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Taking Flash Photos With No Glare

Updated on June 3, 2011

We've all done it - taken that 'perfect' flash photo, only to discover a bright glare spot that ruins the picture once it's downloaded into our photo program. What to do?

The traditional methods to avoid glare include a) using a lens with a lower rating to avoid the flash entirely (not always a perfect or inexpensive solution), or b) buying an external flash unit for several hundred dollars, plus a diffuser for another $50 or so.

I bought a prime (fixed) lens rated at 1.8 and used it with limited results (it still doesn't give you optimal lighting conditions, the lens [not you] chooses the distance from the subject, and it cost me about a hundred bucks. I refused to pay a lot for an external flash unit and diffuser, and wanted to avoid lugging one more piece of equipment Iaround that I had to attach to my camera (which isn't even allowed in some instances - museums e.g.)

So I thought, there must be a simple solution. I asked myself, why don't camera manufacturers make built-in flash units that don't produce glare (or make small diffusers that attach to built-ins?

And then it came to me, the perfect solution. I tried it . . . and, lo and behold, it works! Here's what I did. You can do it too!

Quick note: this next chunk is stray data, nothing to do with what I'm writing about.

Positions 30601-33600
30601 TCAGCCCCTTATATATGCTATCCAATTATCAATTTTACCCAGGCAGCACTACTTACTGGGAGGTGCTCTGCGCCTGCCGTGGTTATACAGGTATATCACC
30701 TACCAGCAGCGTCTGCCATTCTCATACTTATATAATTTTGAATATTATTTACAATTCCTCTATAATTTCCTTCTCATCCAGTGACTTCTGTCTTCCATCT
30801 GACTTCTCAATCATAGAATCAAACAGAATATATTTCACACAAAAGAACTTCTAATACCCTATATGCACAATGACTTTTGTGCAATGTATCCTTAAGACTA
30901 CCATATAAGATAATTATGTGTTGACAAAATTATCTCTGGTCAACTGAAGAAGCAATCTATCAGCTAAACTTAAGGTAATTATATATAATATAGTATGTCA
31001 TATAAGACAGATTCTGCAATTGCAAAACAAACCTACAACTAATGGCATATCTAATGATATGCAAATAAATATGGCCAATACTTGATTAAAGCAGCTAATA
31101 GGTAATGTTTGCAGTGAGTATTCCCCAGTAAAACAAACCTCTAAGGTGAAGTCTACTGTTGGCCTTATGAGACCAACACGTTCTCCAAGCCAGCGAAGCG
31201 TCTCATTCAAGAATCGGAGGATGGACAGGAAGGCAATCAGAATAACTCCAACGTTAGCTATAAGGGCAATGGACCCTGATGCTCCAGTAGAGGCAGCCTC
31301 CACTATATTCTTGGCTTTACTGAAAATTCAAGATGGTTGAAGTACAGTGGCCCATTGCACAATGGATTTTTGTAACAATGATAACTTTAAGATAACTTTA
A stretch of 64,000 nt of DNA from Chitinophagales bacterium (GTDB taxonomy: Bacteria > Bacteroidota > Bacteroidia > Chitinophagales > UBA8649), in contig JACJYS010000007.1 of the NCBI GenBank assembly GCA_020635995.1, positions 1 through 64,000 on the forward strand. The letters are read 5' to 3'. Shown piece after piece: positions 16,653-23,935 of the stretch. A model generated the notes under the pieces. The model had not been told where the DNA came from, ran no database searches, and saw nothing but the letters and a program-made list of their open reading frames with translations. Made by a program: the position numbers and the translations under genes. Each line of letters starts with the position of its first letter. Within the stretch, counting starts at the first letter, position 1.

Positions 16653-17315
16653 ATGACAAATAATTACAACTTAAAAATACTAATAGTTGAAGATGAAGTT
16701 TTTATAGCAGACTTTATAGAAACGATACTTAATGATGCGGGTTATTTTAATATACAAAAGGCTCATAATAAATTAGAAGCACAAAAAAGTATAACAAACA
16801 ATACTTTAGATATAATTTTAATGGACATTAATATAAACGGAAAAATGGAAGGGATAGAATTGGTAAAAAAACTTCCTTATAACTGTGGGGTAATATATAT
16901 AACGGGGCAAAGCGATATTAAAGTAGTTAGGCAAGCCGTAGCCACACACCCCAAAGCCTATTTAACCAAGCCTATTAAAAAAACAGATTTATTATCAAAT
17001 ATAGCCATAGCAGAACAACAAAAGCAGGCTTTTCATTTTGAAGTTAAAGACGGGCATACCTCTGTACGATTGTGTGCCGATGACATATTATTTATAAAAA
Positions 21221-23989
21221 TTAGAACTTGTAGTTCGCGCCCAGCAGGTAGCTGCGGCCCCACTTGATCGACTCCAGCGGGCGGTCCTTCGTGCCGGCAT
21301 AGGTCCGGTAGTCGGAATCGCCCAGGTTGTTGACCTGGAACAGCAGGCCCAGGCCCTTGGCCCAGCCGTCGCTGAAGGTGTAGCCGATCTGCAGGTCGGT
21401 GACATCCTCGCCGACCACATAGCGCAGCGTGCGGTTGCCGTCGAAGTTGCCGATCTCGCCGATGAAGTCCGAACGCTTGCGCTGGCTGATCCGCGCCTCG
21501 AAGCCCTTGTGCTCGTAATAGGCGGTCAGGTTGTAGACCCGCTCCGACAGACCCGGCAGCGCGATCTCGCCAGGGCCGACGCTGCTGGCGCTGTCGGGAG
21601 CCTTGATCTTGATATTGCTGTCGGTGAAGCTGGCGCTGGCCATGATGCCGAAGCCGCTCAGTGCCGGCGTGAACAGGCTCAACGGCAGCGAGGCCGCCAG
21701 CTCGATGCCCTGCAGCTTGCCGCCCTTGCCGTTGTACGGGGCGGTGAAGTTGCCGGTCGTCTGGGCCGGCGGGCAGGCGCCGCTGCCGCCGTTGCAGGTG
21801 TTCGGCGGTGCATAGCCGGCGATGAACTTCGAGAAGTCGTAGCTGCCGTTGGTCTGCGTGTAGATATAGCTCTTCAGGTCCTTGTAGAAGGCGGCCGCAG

Cut a small piece of lightweight pellon just large enough to cover the surface of your built-in flash unit. (Pellon is a backing used in sewing; don't get the diffusable or iron-on kind!) Then, using two-sided removable tape (I got mine at a frame shop), attach the pellon to the flash unit.

After that, just get busy taking flash photos with no glare (in extreme cases - shooting directly at glass or polished furniture surfaces- you need to take pictures at a slight angle (either vertically or horizontally). All it will cost you is a couple of dollars for the pellon and tape (in my case, I got the pellon free from my wife, who works with fabric and weaving [cf. restoration-crafts.com]

Recently I photographed more than sixty sets of glassware we want to sell, using this technique with near perfect results. As proof, examine the photos shown here. Then try this suggested solution yourself - free of charge!


Glare-free photography

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